Developer: Ubisoft / Publisher: Ubisoft / Played On: PSN / Price $14.99 / ESRB: Mature [Blood, Strong Language, Violence]
The Expendables 2 is a movie starring all of the modern world’s biggest action stars who crack witty one-liners while blowing shit up. It couldn’t be more video game-friendly if it starred a plumber that doesn’t do any plumbing and a giant monkey with an endless supply of barrels. And so we have The Expendables 2 Videogame. What could go wrong?
Everything could go wrong. Absolutely everything. You get your first ‘oh dear’ moment the second you lay eyes on the 99 Cent Store-cheap menu screens. They’re like something out of a debug demo. Not a good sign.
It doesn’t get much better from there. Basic-looking environments and janky textures go together with the bizarrely pixelated subtitle text that also doesn’t always match the actual dialogue to emphasize the shockingly substandard production values.
The gameplay is basic enough – it’s a traditional top-down shooter setup where the left analog controls movement and the right controls shot direction. The movie has a load of stars but the game (unfathomably) only features four of them – Sylvester Stallone, Dolph Lundgren, Terry Crews and Jet Li – each with their own special abilities (pistol wielding, sniper, explosives, and melee respectively).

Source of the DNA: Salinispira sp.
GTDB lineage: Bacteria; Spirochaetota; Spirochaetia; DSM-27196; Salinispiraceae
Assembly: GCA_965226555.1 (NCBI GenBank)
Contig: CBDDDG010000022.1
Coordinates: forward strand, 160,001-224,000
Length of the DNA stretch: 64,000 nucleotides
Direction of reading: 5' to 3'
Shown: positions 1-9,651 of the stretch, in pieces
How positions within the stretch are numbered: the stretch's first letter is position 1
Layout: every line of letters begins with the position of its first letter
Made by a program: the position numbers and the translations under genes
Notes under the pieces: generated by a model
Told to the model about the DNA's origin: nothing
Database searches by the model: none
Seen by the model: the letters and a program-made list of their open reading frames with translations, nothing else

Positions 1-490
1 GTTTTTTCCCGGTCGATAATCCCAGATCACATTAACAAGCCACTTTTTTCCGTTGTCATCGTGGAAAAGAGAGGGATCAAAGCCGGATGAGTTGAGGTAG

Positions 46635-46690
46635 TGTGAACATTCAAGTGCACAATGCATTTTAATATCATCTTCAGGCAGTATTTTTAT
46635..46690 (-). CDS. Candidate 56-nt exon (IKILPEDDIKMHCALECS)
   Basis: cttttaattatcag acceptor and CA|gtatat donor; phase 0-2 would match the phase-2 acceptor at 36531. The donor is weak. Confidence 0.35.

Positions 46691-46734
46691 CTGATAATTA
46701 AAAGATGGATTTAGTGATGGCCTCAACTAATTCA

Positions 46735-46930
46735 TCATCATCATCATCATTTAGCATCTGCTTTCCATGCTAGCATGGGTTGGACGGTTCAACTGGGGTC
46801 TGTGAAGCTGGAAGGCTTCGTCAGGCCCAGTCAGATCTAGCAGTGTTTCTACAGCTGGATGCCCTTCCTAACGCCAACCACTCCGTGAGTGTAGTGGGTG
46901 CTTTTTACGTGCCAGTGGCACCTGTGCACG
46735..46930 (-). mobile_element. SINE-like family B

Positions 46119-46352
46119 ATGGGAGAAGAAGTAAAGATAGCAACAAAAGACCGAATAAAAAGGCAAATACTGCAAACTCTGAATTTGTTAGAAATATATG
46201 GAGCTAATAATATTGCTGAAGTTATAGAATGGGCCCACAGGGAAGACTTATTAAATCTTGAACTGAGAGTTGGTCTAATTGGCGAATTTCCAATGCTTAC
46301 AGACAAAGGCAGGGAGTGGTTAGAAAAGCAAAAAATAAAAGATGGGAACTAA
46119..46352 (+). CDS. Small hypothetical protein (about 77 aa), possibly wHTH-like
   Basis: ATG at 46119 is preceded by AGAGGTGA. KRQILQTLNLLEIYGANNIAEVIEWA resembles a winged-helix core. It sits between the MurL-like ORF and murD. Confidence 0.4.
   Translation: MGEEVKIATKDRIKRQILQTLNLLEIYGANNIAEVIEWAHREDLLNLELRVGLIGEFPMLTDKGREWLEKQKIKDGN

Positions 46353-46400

Throw in co-op capabilities, a few billion soldiers, an endless supply of bullets and some hefty explosions and you have a formula that can get pretty chaotic at times.
But it isn’t fun chaos. Repetitive levels and frustrating controls sap any potential for fun out of the game within the first few short levels (of which there are 20).
How can you mess up basic twin-analog shooter controls, you ask? A general (but important) rule of thumb with this style of shooter is the need for some form of visual reference for aim. A laser sight, for example, or a visible bullet stream. This game uses a clumsy auto-aim feature that partially locks to any enemy in your vague line of sight. But all too often the enemy it chooses isn’t the most immediate threat, so it’s a hindrance rather than a help.
You gradually build up a gauge to execute Signature Kills, for which the camera zooms in to watch you murder a dude with particular brutality, but this is no God of War – they’re hardly thrilling.
Laying waste to the seemingly endless stream of clone-like enemies gets you XP which can be used to buy upgrades for your guns, but 1) only on the hardest of the difficulty settings will you even need to bother with upgrades (run-and-gun tactics get you through just fine), and 2) the game has a dirty ‘pay-to-win’ scheme anyway – $3 extra gets you all the upgrades instantly.
The game offers a glimmer of promise the first time it scoops you up into a helicopter to blast enemies from above with a massive, noisy gun, but sadly this is a one-trick pony that loves to pull that same trick over and over. The soon-predictable pattern of ground level-to-helicopter-bit gets old fast.
The controls are clunky, the graphics are student project-basic, the plot isn’t worth discussing and the levels so repetitive you’ll have seen all it has to offer within half an hour.
This game should have you wrestling fools to the ground, stomping on faces and having an awesome time, but instead you’re wresting a crappy gameplay mechanic and stomping on your controller in frustration. It’s not worth the space on your hard drive.